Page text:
I quoted Glenn Close who had said that “it’s an odd paradox that our society which can now speak about many topics are still unable to speak about mental health” and said that mental health matters to us because 1 of 5 adults experience mental illness but 5 of 5 have mental health. I likened mental health to physical health and pointed out the fact that people so readily accept others’ physical illnesses but aren’t so ready to accept one’s mental illnesses. I spoke a little about my experience and what I was diagnosed with. I spoke of my amazing husband and his support while validating him publicly for the first time in our relationship. I told the crowd that it took me 7 years to realize that the best friend that I’ve been searching for my whole life have been there all along for me.

I also explained to the crowd that everyone thinks I look normal and fine but really, I struggle with my own version of depression – the irritation and anger, the feeling of being “hangry” all the time but no amount of food can change how I feel, the hopelessness and helplessness I feel all the time. I talked a little about the stigma and why I feel compelled to speak out about mental health. I told the people who were listening that I am now trying to get involved more on campus to raise awareness.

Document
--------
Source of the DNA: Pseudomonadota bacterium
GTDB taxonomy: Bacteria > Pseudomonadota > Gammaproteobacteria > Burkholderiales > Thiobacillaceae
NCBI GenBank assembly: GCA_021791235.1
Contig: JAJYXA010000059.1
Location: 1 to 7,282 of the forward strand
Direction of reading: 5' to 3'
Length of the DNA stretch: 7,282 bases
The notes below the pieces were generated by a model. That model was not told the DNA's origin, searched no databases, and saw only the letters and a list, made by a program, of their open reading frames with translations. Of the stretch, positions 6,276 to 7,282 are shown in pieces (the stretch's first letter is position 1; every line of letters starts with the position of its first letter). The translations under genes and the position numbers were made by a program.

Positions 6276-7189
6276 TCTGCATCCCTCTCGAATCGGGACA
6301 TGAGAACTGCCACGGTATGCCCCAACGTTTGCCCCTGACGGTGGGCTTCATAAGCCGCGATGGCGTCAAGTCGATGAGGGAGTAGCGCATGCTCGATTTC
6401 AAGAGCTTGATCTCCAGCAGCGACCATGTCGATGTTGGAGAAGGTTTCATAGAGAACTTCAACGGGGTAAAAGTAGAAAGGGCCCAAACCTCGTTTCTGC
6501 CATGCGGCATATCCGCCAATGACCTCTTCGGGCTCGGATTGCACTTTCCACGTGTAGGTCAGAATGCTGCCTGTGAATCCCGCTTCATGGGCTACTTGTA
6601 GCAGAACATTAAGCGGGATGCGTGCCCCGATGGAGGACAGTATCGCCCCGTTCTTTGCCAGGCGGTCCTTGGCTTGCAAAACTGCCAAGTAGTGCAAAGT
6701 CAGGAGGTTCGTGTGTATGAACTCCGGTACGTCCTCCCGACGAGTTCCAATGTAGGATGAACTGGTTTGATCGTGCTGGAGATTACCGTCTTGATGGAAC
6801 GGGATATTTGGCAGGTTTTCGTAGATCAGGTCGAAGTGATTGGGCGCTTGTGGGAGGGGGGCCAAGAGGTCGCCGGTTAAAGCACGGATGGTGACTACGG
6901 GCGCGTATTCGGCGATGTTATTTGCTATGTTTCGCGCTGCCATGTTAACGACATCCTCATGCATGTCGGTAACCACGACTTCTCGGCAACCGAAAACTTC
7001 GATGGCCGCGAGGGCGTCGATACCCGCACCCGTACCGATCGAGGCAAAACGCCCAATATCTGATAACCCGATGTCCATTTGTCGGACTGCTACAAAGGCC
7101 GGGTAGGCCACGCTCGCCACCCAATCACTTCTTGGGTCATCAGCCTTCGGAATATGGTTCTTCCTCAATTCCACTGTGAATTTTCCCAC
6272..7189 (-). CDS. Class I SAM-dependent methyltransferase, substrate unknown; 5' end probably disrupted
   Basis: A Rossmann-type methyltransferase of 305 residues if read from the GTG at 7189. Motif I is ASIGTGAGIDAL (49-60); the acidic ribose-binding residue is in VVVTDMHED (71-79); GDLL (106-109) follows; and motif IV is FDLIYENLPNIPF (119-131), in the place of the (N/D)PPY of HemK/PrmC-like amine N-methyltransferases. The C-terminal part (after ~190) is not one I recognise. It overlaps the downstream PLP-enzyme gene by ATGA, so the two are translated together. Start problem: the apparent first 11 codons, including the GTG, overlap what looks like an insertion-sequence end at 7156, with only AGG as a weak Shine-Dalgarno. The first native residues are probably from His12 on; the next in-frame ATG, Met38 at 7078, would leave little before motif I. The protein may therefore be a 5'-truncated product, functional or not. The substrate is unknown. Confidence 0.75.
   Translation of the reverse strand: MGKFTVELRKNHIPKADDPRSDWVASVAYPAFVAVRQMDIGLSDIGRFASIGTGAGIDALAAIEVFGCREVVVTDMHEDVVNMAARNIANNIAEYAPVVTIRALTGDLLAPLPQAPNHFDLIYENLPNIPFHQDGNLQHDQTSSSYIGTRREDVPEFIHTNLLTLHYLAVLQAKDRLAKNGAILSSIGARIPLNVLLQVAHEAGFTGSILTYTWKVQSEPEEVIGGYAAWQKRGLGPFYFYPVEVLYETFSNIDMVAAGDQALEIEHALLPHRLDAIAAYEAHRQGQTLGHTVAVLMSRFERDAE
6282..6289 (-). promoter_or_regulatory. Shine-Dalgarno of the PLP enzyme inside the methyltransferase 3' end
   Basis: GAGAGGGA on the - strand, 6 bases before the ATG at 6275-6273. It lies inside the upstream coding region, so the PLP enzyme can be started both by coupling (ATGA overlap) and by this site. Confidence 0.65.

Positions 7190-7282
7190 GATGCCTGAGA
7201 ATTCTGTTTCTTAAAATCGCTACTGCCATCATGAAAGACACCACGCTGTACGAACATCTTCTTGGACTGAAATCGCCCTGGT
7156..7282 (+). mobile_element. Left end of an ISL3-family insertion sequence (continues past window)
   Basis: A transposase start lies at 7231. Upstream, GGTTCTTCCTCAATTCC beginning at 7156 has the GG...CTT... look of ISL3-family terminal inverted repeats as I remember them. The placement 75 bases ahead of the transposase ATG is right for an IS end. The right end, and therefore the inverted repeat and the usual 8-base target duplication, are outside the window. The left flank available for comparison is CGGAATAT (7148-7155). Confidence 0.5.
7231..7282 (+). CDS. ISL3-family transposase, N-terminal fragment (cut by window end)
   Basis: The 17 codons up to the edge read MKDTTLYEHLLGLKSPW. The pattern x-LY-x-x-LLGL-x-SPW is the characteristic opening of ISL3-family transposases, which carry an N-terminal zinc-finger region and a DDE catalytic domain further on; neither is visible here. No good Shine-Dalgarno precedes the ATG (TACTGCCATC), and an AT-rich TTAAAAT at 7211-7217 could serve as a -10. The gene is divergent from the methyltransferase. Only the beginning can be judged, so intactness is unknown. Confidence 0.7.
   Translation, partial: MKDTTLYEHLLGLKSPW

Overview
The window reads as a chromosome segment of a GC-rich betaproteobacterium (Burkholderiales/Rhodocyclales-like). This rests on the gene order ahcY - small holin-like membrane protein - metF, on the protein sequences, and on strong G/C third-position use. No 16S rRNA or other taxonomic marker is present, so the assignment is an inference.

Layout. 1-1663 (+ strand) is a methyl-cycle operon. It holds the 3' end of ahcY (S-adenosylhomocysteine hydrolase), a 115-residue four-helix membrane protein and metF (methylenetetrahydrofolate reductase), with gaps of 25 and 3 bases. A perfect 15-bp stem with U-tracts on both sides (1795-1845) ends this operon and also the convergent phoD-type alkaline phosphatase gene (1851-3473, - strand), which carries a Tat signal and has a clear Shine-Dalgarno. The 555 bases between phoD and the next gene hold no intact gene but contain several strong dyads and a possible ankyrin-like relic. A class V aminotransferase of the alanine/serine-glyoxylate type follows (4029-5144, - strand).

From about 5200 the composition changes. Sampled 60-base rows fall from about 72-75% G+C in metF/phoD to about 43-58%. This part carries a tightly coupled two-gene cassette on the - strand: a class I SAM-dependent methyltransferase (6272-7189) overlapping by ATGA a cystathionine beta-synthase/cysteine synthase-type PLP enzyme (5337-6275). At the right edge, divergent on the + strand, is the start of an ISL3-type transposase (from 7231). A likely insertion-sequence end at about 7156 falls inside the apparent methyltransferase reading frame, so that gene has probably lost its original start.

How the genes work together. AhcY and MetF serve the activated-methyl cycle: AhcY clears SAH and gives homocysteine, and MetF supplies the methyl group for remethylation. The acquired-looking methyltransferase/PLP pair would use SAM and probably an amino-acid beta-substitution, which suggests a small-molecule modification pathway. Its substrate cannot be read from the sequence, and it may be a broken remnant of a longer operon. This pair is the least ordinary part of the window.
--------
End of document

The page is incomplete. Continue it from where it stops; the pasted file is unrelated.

I also addressed anyone else in the crowd that could be facing mental illnesses that someone cares. It could just be one person but someone cares for them so they shouldn’t give up. That even if they only have one person who cares that they’re extremely lucky to have that person.

I then addressed the resources we have on campus that are invaluable and have helped me tremendously. I urged those who feel the need to seek help. I told them that if they’re afraid to speak to someone face-to-face that they can visit the website. I then thanked the student committee that made the night possible, thanked the crowd for attending and for caring about mental health enough to attend and thanked everyone for their time. I then said to end, that people shouldn’t feel alone and that it’s ok to not feel ok.

Overall, I felt like I was rambling. I felt like I was unfocused because my medication had worn off by then. I didn’t think I did a great job.

The applause was loud but I barely heard it as I walked back to my seat. It felt almost surreal. I couldn’t believe that I had addressed about 40 or so people tonight. I gave an important speech on an important topic but I hadn’t prepared for it. It was pretty dim so I couldn’t tell what people were thinking or what their expressions were like. It is both a blessing and a curse. Blessing because it didn’t throw me off my flow. Curse because now I’m left wondering if it was an effective speech.